What were your favorite films, TV shows that led to this?
Orci: The first thing I brought up was Real Genius. Remember the old Val Kilmer movie comedy? It was about a bunch of geniuses at the university, solving scientific problems with science? So that was my sort of weird touch point. ... Alex was a big Twin Peaks fan. So he wanted the sort of surrealistic FBI element to it. And J.J. loves [filmmaker David] Cronenberg. He loves The Fly. He loves those kind of [shows] where medical science or something like that goes just slightly wrong, and it becomes kind of horror, you know? Just kind of those three sensibilities mixed in together.
Abrams: The Twilight Zone, you know, for me was the most impactful show, mostly because it combined characters that were ultimately damaged--and often heartbreaking--with situations that were absolutely terrifying and weird. ... And clearly The X-Files is a huge influence; Altered States is a huge influence; the David Cronenberg films. There were a lot of things that for me were obsessions, and I feel like we get to, you know, play in that arena now.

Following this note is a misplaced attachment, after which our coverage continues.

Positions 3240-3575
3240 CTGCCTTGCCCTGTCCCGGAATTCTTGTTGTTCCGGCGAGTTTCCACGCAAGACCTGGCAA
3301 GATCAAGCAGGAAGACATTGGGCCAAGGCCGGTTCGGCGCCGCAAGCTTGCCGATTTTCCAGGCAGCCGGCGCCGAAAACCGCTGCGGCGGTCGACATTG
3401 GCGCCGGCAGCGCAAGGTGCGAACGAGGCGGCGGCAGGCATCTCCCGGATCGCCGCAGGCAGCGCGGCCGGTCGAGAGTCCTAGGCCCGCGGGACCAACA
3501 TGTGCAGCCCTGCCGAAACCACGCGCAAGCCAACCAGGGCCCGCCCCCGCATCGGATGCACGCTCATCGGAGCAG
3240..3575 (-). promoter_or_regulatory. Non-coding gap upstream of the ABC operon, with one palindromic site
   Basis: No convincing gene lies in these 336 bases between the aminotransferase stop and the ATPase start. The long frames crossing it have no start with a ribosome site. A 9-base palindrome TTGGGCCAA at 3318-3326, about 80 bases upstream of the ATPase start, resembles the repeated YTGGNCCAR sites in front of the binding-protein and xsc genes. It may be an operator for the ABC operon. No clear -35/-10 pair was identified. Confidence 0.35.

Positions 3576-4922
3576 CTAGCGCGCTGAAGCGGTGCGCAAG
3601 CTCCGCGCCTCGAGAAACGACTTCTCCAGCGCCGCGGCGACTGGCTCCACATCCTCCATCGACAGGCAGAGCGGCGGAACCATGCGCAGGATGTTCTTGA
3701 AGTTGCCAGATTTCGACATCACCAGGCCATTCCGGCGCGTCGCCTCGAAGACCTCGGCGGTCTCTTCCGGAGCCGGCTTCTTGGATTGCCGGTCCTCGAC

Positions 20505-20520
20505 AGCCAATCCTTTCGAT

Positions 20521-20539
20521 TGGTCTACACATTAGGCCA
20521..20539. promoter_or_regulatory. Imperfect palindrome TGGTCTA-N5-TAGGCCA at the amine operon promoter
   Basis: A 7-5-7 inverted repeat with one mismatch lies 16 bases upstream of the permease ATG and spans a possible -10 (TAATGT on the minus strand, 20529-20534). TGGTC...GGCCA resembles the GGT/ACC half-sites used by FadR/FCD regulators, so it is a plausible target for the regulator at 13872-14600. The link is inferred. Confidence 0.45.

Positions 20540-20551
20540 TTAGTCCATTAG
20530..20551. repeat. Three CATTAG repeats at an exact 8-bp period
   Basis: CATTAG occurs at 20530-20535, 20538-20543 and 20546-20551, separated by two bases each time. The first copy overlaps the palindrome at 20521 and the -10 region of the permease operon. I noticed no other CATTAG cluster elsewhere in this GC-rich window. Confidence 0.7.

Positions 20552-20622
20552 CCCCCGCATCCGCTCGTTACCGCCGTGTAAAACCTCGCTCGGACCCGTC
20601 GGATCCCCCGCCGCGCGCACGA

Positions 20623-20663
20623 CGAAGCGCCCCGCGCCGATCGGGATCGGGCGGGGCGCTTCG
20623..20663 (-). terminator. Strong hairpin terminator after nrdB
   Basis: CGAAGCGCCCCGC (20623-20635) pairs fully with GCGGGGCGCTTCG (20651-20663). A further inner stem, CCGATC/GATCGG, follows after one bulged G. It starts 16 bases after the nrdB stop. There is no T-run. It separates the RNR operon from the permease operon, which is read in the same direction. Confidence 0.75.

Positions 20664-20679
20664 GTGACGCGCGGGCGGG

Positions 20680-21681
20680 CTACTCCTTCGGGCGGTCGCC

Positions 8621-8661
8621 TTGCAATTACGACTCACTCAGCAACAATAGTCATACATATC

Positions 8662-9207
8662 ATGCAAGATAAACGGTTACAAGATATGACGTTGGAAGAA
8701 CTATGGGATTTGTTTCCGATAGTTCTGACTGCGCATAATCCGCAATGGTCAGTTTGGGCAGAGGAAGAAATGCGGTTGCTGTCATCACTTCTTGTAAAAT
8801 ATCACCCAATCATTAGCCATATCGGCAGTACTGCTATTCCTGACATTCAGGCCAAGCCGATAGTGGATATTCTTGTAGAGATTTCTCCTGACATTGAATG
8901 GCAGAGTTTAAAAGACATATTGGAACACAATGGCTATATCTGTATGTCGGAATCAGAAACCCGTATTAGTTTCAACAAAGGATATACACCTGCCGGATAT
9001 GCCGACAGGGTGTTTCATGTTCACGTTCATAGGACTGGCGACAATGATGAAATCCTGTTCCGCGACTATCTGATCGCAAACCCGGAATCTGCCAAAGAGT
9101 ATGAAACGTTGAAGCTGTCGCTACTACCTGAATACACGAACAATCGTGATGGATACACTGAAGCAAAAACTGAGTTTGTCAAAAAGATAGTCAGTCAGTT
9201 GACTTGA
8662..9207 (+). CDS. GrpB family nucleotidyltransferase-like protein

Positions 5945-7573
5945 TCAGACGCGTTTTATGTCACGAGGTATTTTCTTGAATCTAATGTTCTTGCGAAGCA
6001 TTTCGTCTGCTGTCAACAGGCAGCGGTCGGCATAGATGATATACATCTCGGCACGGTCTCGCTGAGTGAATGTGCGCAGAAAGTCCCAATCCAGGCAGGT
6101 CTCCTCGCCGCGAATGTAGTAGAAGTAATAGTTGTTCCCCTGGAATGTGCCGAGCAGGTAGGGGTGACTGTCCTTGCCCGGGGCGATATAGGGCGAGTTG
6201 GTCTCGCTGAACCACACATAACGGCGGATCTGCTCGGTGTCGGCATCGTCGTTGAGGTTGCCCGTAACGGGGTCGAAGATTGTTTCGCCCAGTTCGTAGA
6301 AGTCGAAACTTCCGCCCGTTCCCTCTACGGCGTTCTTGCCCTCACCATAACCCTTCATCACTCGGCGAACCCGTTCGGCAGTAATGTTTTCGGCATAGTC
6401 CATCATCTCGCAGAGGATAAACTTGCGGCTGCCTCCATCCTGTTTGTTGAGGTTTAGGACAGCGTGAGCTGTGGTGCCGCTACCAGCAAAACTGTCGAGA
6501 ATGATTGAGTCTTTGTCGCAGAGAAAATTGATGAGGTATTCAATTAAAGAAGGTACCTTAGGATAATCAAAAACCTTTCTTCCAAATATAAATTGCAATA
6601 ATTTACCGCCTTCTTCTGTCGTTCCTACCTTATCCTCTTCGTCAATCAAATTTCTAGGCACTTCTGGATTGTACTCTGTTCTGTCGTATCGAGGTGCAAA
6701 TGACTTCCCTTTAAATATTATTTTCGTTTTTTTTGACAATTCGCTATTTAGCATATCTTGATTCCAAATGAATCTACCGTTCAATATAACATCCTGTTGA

There are so many shows now with mythology arcs they end getting less interesting the more they end up revealing. How do you make this different from those?
Orci: I don't think the stories that we're generating and will continue to generate are dependent on "the answer." So we can in theory indefinitely continue to do what we're going to do, whether or not we have the answer. The fact that we actually know what we're doing, and have an end point, is kind of a bonus that allows us to have everything sort of make sense retroactively. But I don't think our show is predicated on the notion that we're going to have to be revealing our secret every week.
Pinkner: The mythology of the show is one of the rails of the storytelling, but it is by no means the one that we all think that people are going to come back for. It's really just the cherry on the top of the sundae, and ... it's there already: It's there in the pilot. You won't even know it's there. And, ... unlike show's we've done, we're not asking the audience to be wondering [as in Alias] "Who is Rambaldi? What is Rambaldi about? What does Rambaldi want?" It's much more of an open mystery, and the sense of revelation won't be like "Oh, thank God they finally answered that question. Now I can move on to another." We're approaching it from a different point of view.
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